Secure Photography In Bogotá, Colombia – Tips For a Successful Shoot

Colombia is a beautiful country and offers a myriad of beautiful vistas but how can one achieve secure photography in Bogotá? In this blog post, I will tell you of some of the things you can do and some things you should not. I have been living permanently in the City since 2012 and am a photographer. I think I am qualified to pass some tips along.

Located at 8,660 feet above mean sea level, the City has many lovely views and vistas, making Photography in Bogotá a treat. The Capital city has some beautiful and often old landmarks that are very appealing to the eye. The City needs to be respected with a camera. Everywhere. 

Usually, visitors are not prepared for the unusual flatness of a city located so high. It is the consequence of having been at the bottom of Lake Humboldt (which today is the Altiplano Cundiboyacense), millions of years ago. You therefore need not worry about difficult trekking and climbing steep mountains!

Secure Photography in Bogotá – Everyone Wants a Local’s Opinion

Friends who intend to visit often raise the question, “What do I need to do to indulge in some secure photography in Bogotá?” Some take the question a little further, “Is it safe to even bring a camera and use it in Bogotá?” Visitors are apprehensive. The feelings were created by the Country’s over 50 years of civil war linked with terrorism. The narcotics reputation also does the Country no good. Visitors do have a long list of questions.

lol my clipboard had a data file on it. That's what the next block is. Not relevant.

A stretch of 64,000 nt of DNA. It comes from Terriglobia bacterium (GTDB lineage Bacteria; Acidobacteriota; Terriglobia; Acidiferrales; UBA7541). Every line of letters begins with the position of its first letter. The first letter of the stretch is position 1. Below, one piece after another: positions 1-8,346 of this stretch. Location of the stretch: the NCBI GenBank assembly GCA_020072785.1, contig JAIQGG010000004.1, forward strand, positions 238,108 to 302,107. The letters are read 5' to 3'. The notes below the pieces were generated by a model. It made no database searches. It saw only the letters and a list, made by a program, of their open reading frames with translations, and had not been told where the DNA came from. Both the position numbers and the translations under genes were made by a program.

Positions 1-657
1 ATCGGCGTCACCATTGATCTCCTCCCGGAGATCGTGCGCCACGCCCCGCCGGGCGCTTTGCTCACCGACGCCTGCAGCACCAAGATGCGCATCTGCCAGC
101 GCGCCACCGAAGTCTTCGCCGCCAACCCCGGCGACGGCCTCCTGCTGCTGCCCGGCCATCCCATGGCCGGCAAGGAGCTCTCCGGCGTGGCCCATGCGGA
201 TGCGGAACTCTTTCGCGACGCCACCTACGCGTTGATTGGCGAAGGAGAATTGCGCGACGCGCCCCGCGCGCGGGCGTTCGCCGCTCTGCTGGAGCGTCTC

Armed robbery is unfortunately not infrequent in the City. Every local citizen has his or her own story of how someone they knew, was robbed at a knife or gunpoint. Sadly some people are known to have been killed for even an inexpensive camera. 

Playing it Safe is the Best Way Forward – Some Basics

That said, if one has one’s wits about oneself, the major challenge is overcome. Avoid risky areas. Act as if you know the place very well. Convey confidence in every step you take. Be mindful of your surroundings and move around. Do not stay in one place too long. Come back for a shot rather than wait for one to happen according to your own taste.

Colombians will often warn a person saying “No dar papaya!” It translates literally to, “Don’t give papaya!” What they actually mean is do not flaunt your stuff: it attracts attention and creates a dangerous situation for you. Don’t set yourself up to be a target of crime.